Why – what is a Hadron? What is a Higgs? How did they accelerate one? Is it safe to do so? Are Proton beans colliding going to cause a big bang? What is a Big Bang anyway? And I heard they want to make a big black hole and it’s going to swallow the whole Earth. Is that true? Have they gone mad? Should we stop them? And where, oh where on earth is the country of CERN I keep hearing about anyway?
While the location of CERN much like the following hour of our programming, does not represent the views or opinions of the University of California, Davis KDVS or its sponsors. The real benefit of the LHC may lay as much in the minds and imaginations of the curious public as it does in the 17 miles of buried tunnel.
As fears of impending doom circulate, like rumors in a mill, the incredible need for the man on the street to know his Higgs from a Hadron Collider in the ground becomes clear. And so, too the solution to such dire need also becomes clear. For where else can the public turn to for on the fly science learning but This Week in Science, coming up next. Continue reading “Transcript:TWIS.ORG Sept 16, 2008”
Kirsten: Hey there minions, this is Kirsten. Before we start the show I just want to let people know that this week’s show occurred during our home radio station’s fundraising drive.
KDVS is fabulous example of how great freeform community non-commercial radio can be. But it does have to pay bills just like any business and fundraising has become a major part of the station’s income.
KDVS has been home to TWIS for ten years. And both TWIS and KDVS have matured quite a bit in that time. I hope that you will consider donating to the place that has supported and continues to support a unique brand of science reporting.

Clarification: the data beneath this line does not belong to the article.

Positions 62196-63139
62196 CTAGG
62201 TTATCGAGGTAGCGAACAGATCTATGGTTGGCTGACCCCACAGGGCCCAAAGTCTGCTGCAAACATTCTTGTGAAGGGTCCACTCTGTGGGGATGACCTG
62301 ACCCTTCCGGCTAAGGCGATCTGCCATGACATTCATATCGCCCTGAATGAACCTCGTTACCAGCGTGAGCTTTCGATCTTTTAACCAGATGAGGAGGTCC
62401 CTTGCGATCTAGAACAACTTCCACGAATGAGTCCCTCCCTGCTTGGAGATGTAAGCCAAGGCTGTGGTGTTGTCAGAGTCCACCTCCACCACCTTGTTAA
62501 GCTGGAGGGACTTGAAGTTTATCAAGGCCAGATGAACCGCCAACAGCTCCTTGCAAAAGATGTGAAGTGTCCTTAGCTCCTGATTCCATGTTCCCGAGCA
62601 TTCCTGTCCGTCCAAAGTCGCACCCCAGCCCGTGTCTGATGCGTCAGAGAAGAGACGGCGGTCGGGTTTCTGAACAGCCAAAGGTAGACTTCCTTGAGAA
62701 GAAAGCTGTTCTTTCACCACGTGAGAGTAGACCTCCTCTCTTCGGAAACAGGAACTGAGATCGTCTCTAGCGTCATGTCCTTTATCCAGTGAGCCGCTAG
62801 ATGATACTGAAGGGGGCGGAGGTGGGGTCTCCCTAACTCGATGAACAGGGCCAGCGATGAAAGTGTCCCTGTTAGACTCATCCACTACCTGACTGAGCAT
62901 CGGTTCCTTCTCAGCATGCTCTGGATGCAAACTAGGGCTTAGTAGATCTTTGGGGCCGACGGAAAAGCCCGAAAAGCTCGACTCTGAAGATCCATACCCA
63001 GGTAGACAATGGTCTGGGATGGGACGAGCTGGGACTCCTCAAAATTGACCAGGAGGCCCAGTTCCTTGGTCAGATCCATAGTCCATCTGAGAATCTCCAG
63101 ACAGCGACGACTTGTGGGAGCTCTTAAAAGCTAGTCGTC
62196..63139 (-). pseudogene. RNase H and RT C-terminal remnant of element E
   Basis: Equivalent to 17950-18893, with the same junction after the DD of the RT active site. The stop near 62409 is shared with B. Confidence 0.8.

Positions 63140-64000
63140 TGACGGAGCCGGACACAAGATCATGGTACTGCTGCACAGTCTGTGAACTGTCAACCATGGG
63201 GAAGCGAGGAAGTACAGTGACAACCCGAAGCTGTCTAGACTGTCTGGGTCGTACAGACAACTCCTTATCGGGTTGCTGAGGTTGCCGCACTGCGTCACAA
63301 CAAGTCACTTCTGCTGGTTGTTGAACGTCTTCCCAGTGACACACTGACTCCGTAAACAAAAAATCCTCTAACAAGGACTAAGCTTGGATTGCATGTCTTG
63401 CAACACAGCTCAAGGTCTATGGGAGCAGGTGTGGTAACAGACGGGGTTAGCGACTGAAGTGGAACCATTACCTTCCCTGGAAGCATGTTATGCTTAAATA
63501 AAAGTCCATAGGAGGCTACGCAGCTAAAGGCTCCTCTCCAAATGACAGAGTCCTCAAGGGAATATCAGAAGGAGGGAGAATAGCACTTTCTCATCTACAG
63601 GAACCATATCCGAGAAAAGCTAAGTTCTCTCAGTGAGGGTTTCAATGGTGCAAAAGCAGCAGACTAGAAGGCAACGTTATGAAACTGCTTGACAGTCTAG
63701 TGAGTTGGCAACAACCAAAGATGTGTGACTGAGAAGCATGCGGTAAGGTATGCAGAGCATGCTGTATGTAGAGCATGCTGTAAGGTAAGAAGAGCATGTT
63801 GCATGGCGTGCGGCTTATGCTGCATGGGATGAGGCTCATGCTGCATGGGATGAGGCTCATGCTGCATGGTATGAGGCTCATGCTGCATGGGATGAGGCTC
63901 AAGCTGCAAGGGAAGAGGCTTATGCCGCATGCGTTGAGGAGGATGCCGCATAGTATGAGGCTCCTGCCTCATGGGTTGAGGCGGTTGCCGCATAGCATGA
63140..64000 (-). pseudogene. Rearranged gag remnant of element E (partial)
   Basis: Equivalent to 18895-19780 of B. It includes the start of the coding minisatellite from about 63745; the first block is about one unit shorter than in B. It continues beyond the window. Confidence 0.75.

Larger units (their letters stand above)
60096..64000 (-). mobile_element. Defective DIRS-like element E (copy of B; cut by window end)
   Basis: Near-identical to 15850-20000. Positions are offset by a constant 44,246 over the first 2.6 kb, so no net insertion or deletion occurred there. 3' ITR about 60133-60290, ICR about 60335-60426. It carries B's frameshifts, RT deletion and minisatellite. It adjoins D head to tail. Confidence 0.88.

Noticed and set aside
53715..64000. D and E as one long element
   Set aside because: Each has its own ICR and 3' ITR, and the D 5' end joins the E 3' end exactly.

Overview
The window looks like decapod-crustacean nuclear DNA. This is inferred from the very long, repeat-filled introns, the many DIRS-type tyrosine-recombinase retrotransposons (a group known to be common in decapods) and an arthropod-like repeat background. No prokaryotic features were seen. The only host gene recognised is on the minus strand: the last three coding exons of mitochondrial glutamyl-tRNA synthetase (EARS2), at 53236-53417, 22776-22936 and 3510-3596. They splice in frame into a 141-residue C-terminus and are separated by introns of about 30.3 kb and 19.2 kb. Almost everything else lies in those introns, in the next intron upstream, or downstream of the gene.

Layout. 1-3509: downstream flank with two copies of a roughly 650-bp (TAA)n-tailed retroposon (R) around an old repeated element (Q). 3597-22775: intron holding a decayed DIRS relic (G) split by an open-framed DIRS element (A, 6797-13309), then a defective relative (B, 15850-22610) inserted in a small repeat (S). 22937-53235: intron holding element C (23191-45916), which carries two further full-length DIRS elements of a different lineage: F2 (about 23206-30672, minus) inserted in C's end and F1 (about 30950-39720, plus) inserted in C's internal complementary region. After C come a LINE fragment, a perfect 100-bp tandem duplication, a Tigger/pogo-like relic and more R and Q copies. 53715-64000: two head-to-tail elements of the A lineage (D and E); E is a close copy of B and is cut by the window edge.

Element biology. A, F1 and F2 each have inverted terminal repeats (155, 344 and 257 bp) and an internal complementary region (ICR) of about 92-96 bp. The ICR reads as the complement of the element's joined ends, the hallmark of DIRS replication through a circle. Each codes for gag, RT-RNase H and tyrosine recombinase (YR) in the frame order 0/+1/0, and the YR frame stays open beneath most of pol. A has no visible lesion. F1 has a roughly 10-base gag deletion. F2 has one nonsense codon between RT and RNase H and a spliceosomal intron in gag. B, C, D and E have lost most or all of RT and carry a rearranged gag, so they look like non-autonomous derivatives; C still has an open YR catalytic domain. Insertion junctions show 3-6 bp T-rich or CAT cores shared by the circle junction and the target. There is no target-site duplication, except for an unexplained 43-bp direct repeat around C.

And even if you don’t care for supporting a radio station you barely know, consider supporting the show. Regardless, thank you for being a part of our exploration of science and journey of discovery. With that note, on with the show! Continue reading “Transcript:TWIS.ORG April 21, 2009”
As the Earth turns and meanders along its orbital path about the nuclear fireball in the center of our solar system, we find ourselves launched effortlessly into tomorrow after tomorrow.
A new morning, a new day, a new chance to get out and explore new possibilities. In no other territory of the world does this spirit of exploration offer greater opportunity for discovery than in the pursuit of science.
Each day, the exploration of the scientific territory bears new fruit, new tasty morsels of the universe explained, to feed the curiosity of our insatiable hunger for knowledge.
And while tasting the fruits of knowledge, like we do so often on the following hour of programming does not necessarily represent the views or opinions of the University of California Davis, KDVS or its sponsors, it is the main ingredient in the ambrosia of sciencey goodness that has been plucked from only the very latest developments in This Week In Science, coming up next. [music} Continue reading “Transcript: TWIS.org Aug 12, 2008”
Kirsten: Good morning, Justin. That was a loud one this morning.
Justin: Sweet too, lack of – is that pharmacological, pharmaceutical – no poison in the bloodstream still.
Kirsten: Well, that’s right, that’s right. How is it going?
Justin: Everything is under control.
Kirsten: Under control, yes exactly. Well, this is This Week In Science. We are here yet again to talk about all the science going on in the world and there is lots of it as usual, plenty going on to fill well more than an hour. Continue reading “Transcript:TWIS.org December 18, 2007”
The following hour of programming may contain language that is too formidable for some of its hosts to pronounce correctly. The contents may also delve into the subjects that listeners find objectionable over, at least, sciencey or unnervingly odd.
Such oddities may have a tendency to do loopy loops in the mind causing unmitigated loss of concentration and could lead to non-secretive learning of nagging trivia that offers little opportunity to be used in the context of light conversation.
And while nagging oddities like the following hour of programming do not necessarily represent the views or opinions of the University of California, Davis, KDVS or its sponsors, listeners should listen assured that no matter how firmly the odd bit of sciencey trivia gets stuck in your head, the architects of the show have found a unique method for removing them by dislodging them with an even odder bit of knowledge in the following week.